How did the Betashares Global Cybersecurity ETF (ASX:HACK) perform in November?

How did this high-flying ETF go on November?

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November wasn’t a great month for ASX shares, as we can now say since December has begun. Over the month just gone, the S&P/ASX 200 Index (ASX: XJO) went from 7,323.7 points at the end of October to yesterday’s closing figure of 7,256 points. That’s a month-on-month drop of 0.92%. But how did the BetaShares Global Cybersecurity ETF (ASX: HACK) perform?

HACK investors might be used to some healthy market-beating performance by now. That’s because the HACK exchange-traded fund (ETF) is a bit of a high flyer. As of 31 October, it has managed to return an average of 22.86% per annum since its inception in 2016, including a return of 51.49% over the 12 months to 31 October. 

So did HACK live up to this reputation over November? Let’s find out.

HACK hacks November

So HACK units were asking a price of $10.41 each as we began November. Yesterday, they finished up at $$10.97 each. That’s a monthly return of 5.38% or so. HACK didn’t pay any dividend distributions over the month either, so that’s also investors’ absolute return for November. It also doesn’t include the 1.4% fall HACK units have suffered so far today either (down at $10.82 a unit at the time of writing).

But even so, that 5.38% return is a meaningful outperformance of the ASX 200 and ASX shares in general. So where did this performance come from?

Well, as an ETF, HACK invests in an underlying basket of assets, in this case shares. Not just any shares, though. This ETF only selects companies from the Nasdaq Consumer Technology Association Cybersecurity Index. This index holds a concentrated portfolio of (presently) 36 shares from around the world. It aims to select companies that are leaders in the global cybersecurity space.

As of 31 November, its top holdings (and weightings) were as follows:

  1. Palo Alto Networks Inc (NYSE: PANW) with a portfolio weighting of 7%
  2. Accenture plc (NYSE: ACN) with a weighting of 6.3%
  3. Cisco Systems Inc (NASDAQ: CSCO) with a weighting of 5.5%
  4. Okta Inc (NASDAQ: OKTA) with a weighting of 4.9%
  5. Crowdstrike Holdings Inc (NASDAQ: CRWD) with a weighting of 4.7%

So is it likely that the performances of these top holdings were largely behind the BetaShares Cybersecurity ETF’s stellar November? Let’s check it out.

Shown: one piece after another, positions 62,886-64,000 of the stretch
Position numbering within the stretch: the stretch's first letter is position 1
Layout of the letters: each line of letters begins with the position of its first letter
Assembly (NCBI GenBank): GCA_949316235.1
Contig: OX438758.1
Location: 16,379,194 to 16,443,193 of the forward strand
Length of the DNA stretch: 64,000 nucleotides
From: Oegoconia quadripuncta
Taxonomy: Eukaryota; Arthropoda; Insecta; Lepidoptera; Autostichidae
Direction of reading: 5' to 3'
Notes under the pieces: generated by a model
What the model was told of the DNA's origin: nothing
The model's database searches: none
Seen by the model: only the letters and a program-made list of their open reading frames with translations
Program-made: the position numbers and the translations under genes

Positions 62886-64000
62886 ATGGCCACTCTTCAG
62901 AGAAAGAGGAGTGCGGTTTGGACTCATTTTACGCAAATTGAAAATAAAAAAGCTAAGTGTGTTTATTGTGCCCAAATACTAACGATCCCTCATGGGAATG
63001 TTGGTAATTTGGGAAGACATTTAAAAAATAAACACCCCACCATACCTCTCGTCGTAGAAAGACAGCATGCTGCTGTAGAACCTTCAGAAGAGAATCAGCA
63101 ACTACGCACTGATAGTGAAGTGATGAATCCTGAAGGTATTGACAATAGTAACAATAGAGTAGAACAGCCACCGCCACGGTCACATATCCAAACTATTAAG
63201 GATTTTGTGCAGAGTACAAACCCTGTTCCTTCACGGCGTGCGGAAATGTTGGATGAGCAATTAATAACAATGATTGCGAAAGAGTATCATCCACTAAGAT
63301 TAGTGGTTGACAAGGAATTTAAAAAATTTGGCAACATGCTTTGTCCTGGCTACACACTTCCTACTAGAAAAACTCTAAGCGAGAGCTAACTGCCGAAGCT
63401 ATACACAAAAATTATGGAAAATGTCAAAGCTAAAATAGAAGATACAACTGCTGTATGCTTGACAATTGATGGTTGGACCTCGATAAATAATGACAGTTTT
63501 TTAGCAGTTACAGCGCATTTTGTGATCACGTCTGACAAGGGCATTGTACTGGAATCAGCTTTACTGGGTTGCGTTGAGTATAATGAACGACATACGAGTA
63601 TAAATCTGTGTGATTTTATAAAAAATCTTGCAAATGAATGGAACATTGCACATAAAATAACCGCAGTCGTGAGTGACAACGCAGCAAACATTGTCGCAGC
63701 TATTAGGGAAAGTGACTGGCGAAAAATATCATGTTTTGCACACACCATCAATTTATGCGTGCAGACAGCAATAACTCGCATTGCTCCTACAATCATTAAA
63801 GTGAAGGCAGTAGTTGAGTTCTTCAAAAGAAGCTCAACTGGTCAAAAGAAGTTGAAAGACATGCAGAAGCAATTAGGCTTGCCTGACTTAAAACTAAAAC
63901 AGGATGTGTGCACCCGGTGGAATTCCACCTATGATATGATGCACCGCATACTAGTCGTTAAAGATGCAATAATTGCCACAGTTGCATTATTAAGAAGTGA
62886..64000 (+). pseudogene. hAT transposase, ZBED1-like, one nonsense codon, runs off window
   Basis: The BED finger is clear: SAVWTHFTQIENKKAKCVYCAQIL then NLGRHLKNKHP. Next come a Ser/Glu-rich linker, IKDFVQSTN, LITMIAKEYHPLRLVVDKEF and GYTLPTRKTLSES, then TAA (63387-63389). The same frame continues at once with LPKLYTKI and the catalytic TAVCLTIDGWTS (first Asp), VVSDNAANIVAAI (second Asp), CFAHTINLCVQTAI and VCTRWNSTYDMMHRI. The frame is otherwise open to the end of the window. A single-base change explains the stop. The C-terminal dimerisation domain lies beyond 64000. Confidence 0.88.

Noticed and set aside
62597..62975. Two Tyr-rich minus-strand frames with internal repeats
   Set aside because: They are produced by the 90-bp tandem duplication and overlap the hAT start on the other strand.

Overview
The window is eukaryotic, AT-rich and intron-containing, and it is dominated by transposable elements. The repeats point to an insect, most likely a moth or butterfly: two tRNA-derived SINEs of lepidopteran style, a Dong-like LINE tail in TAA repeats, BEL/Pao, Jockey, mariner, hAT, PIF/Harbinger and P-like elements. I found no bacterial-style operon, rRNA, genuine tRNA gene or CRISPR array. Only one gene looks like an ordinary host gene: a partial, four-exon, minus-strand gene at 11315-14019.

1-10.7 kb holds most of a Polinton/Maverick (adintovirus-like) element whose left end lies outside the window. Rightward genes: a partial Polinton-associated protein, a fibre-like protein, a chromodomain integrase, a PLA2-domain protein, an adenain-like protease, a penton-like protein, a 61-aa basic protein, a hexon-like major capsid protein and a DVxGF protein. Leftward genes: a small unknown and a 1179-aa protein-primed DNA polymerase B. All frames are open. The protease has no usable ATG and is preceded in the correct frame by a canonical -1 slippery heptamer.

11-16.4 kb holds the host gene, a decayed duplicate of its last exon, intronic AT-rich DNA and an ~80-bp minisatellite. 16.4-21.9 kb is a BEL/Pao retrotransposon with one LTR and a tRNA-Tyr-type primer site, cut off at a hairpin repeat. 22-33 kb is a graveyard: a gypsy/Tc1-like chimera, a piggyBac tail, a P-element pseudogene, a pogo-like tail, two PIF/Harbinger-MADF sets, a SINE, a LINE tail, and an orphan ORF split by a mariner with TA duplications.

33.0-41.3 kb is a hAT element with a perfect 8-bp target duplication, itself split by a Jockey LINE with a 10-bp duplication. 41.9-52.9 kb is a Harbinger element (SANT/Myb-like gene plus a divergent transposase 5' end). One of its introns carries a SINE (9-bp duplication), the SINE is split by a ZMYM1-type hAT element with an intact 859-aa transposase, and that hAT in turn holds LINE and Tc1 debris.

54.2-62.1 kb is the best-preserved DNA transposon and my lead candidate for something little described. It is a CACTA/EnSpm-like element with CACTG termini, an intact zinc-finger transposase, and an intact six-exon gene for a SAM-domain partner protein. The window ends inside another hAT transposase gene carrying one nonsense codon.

So Palo Alto indeed had an impressive month, rising just under 7.5% over November as of this morning’s (our time) market close over in the US.

Accenture shares slipped 0.4% though over the same period.

Cisco shares also fell, this time by just over 2%.

Okta had a rather wild month, falling almost 13% over November by market close this morning.

And Crowdstrike came out on the bottom, delivering a nasty 23% or so fall over the month just gone.

What was behind the Global Cybersecurity ETF’s stellar month?

So it was actually the performance of HACK’s top holding in Palo Alto that is largely to thank for this ETF’s impressive November. But HACK’s month would have probably been a lot worse if it wasn’t for the Australian dollar also having a very poor month. The Aussie had a shocker, falling by more than 5% against the US dollar over November. It started the month close to 75 US cents, but is currently around 71 US cents as of today.

Since most of HACK’s top holdings are US companies priced in US dollars, a falling Aussie dollar makes these investments more valuable in Australian dollar terms. This would have given the BetaShares Cybersecurity ETF a huge buffer against any falls its portfolio would have suffered. 

So there you have it, the likely reasons behind the BetaShares Global Cybersecurity ETF’s stellar November. HACK charges a management fee of 0.57% per annum.

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Motley Fool contributor Sebastian Bowen has no position in any of the stocks mentioned. The Motley Fool Australia's parent company Motley Fool Holdings Inc. owns shares of and has recommended BETA CYBER ETF UNITS and CrowdStrike Holdings, Inc. The Motley Fool Australia owns shares of and has recommended BETA CYBER ETF UNITS. The Motley Fool has a disclosure policy. This article contains general investment advice only (under AFSL 400691). Authorised by Bruce Jackson.

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